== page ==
Let us not jump to any hasty conclusions about the demise of traditional forms of university education. Thus far, websites like Coursera and Udacity can only augment and enhance traditional forms of education.

Saturday, December 29, 2012

The Human Face in Les Miserables

Over at Philosophical Fragments, hosted on Patheos, Timothy Dalrymple takes a stab at the theology of Les Miserables. Now, I don't know how THE theology of Les Mis could be summed up in so few words; Tim's attempt makes short shrift, both of theology and the sorts of questions the latest offering of Les Mis has been used to explore.

The latest extrapolation to the big screen starring Hugh Jackman, Russell Crow, Anne Hathaway, and a few others of smaller repute like the comically serious Sasha Baron Cohen, caught me off guard. Familiarity with Victor Hugo's classic study of virtue and vice, joy and misery, fall and redemption in the period of revolutionary France convinced me of the theological potential for any cinematic adaptation. A number of years ago, I also saw a stage production of Les Mis in Toronto. The motifs of revolution were displayed across the stage; the death of tyrants by the will of the people, and so on. What I did not remember was the ubiquitous presence of the crucifix and sighs for divine salvation in every second song. The absence of visual effects on stage may have contributed to my inability to hear the otherwise pious content of the musical's songs.

So you must try and imagine my surprise to hear the songs anew. Hollywood seems to know only the rule of an eye for an eye. Repay violence with violence, and deal death to those who stand in your way. Hollywood doesn't seem to understand that conflict can be resolved by an act of charity. Watch Peter Jackson's latest The Hobbit to see just how difficult it is for contemporary filmmakers to negotiate between these two basic patterns of narrative resolution. Biblo may spare Gollum's life, certainly, but a thousand more like him are cut down without a second thought.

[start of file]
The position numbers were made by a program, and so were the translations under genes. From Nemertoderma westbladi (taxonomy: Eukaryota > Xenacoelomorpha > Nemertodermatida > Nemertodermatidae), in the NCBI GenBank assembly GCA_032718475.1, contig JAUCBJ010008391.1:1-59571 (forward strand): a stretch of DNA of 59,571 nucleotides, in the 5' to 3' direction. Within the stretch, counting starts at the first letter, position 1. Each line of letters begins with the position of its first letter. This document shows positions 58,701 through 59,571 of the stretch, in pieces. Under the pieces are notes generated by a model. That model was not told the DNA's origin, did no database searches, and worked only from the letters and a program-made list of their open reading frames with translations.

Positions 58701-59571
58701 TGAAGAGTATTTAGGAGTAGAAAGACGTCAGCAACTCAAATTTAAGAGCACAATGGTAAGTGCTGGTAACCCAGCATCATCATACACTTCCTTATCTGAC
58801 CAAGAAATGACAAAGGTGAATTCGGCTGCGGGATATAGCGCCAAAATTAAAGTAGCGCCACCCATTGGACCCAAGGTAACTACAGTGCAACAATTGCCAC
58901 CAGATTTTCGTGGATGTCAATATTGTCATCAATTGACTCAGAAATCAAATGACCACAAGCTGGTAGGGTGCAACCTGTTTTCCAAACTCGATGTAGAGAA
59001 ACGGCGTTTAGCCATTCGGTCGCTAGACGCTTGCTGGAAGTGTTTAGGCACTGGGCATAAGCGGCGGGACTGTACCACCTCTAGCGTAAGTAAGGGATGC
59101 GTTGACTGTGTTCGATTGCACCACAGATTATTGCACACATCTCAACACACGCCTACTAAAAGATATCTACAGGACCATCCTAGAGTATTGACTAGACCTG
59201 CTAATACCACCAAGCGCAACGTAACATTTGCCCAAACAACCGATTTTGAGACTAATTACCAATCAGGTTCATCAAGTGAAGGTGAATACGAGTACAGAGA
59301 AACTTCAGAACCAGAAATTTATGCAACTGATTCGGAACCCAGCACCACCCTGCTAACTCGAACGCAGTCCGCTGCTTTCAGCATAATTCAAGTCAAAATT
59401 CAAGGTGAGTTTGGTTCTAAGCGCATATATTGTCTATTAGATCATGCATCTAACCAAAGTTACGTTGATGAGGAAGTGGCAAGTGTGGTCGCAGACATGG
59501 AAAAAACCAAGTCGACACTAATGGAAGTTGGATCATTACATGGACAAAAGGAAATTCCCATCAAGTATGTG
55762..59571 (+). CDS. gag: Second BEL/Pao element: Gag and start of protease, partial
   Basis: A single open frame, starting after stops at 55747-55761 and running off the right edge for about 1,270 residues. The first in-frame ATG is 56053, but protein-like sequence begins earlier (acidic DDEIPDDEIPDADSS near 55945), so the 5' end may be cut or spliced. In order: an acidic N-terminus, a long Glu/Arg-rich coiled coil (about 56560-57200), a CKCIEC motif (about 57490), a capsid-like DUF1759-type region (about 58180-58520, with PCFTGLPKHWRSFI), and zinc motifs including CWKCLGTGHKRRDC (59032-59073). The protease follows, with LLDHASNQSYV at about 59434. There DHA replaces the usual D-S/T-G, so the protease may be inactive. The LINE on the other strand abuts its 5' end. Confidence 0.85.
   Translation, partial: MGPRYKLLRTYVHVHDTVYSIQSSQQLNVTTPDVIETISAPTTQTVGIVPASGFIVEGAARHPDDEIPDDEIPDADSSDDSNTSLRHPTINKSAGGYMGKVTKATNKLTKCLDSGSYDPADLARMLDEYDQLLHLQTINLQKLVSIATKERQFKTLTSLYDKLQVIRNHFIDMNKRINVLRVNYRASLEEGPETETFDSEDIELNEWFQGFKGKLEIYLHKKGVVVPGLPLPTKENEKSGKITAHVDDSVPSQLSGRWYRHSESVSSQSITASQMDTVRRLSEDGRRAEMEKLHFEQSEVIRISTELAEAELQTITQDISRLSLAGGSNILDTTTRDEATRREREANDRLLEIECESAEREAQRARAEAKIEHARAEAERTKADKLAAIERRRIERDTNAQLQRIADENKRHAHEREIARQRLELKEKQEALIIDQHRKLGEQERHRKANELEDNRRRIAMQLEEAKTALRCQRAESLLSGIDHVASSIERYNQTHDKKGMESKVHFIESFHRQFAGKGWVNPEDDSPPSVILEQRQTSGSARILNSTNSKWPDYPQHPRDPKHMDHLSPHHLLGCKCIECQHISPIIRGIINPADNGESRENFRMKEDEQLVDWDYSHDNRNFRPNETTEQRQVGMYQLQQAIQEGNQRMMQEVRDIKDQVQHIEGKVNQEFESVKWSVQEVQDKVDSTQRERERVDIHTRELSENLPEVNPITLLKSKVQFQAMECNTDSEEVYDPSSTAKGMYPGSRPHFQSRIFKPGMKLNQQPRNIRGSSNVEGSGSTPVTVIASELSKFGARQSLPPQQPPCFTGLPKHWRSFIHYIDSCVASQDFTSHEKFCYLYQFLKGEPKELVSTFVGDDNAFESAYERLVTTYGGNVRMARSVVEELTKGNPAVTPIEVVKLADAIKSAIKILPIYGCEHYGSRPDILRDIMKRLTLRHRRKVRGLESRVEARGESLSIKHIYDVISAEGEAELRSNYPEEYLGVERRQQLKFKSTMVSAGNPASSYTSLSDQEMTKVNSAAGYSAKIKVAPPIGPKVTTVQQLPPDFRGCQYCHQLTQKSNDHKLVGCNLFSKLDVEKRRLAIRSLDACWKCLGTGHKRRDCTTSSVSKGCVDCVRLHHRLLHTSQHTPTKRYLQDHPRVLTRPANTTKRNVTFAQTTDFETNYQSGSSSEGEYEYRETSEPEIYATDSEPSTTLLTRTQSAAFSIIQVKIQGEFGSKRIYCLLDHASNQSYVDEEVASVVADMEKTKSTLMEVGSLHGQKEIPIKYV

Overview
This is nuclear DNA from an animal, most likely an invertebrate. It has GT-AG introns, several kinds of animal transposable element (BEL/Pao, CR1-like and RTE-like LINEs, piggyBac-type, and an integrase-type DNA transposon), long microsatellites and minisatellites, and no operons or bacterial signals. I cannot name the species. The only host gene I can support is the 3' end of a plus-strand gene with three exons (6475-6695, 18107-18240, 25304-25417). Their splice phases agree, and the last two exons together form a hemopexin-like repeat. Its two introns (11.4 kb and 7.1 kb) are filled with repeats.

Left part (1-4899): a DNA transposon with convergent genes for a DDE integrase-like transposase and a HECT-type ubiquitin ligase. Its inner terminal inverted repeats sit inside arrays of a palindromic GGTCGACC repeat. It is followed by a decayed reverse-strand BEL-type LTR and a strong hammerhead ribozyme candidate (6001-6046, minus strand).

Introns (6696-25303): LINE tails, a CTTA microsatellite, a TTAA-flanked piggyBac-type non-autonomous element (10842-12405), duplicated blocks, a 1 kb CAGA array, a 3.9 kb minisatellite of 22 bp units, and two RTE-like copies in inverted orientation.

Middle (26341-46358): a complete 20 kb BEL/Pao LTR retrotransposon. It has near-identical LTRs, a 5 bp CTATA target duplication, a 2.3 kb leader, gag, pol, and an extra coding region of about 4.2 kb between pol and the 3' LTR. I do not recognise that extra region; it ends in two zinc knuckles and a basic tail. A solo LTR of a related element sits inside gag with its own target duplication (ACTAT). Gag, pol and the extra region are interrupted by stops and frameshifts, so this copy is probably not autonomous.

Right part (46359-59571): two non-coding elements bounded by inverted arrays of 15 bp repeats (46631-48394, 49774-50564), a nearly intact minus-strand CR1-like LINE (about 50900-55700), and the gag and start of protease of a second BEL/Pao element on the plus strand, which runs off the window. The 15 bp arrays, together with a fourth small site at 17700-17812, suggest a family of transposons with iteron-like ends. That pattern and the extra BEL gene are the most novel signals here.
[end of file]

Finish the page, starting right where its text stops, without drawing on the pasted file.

The theology of Les Mis, on Tim's account, can be encapsulated in a character study of Javert and Valjean. Each in their own ways, both are men of God. Javert loves God for his law, the source of orderliness in the world; while Valjean  loves God for his grace and mercy. Or you could say that Javert loves God the Creator and Valjean, God the Redeemer, exemplified especially by a voluntary act of mercy. As Creator, God is abstract, distant; but as redeemer, he is personal, ready-to-hand. And, it goes without saying, this division is just a bit too neat and tidy, a bit to narrow in scope, as well. Hugo would have known that one does not exclude the other; that God can be both, even if the human mind will not very easily allow that these two images can make a single divine visage. It is almost inconceivable that the rest of the cast of characters are no more than asides in the dialogue of a schizophrenic God with himself.